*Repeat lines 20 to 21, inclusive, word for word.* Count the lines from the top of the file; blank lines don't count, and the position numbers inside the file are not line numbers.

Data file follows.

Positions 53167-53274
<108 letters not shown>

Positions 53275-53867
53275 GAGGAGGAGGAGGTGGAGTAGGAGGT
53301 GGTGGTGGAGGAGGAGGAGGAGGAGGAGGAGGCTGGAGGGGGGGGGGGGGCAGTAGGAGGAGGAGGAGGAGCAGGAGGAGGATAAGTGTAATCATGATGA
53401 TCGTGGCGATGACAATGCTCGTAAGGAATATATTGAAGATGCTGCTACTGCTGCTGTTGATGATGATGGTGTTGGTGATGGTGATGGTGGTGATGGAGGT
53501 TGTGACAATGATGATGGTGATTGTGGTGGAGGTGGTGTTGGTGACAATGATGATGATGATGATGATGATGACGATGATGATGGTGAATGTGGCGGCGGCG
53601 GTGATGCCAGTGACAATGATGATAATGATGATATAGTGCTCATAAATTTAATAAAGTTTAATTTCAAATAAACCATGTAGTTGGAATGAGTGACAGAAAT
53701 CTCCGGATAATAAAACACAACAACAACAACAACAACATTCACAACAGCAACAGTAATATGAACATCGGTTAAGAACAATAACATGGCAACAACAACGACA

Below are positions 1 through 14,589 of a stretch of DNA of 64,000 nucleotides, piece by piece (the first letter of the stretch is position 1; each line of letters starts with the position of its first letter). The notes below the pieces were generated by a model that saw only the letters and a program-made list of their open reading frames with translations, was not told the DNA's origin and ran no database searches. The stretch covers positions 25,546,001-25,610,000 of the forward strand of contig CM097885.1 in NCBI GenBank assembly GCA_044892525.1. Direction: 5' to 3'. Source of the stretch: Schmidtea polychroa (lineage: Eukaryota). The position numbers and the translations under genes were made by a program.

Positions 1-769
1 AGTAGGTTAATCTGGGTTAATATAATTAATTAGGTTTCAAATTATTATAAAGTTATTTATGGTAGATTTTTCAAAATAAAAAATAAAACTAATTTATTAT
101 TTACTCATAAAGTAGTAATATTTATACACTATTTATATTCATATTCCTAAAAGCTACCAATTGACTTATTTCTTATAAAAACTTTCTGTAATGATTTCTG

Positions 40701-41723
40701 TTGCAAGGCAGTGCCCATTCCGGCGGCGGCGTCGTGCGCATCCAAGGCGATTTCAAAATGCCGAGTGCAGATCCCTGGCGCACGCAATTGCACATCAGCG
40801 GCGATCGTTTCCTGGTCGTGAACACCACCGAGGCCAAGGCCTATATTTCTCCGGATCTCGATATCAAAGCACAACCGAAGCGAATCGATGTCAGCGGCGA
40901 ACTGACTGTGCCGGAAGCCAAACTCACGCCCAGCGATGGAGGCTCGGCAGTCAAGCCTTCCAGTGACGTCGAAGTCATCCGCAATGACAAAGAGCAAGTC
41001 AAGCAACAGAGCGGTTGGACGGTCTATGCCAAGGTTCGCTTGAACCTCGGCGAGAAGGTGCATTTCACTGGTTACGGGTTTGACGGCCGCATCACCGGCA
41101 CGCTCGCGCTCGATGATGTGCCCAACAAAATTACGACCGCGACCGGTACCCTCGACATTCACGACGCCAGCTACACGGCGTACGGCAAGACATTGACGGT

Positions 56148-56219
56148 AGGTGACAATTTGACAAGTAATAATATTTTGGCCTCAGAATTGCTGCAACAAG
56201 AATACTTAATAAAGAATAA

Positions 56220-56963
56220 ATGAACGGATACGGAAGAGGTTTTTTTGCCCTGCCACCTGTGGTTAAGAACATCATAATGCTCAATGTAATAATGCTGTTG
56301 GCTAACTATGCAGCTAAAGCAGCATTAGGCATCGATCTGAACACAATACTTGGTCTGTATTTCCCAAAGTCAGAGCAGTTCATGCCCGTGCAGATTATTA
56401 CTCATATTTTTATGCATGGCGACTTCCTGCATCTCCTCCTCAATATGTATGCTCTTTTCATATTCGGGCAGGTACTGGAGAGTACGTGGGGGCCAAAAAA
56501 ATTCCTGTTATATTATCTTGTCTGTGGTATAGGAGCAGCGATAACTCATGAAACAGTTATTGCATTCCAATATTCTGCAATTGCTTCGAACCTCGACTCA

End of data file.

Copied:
Positions 56148-56219
56148 AGGTGACAATTTGACAAGTAATAATATTTTGGCCTCAGAATTGCTGCAACAAG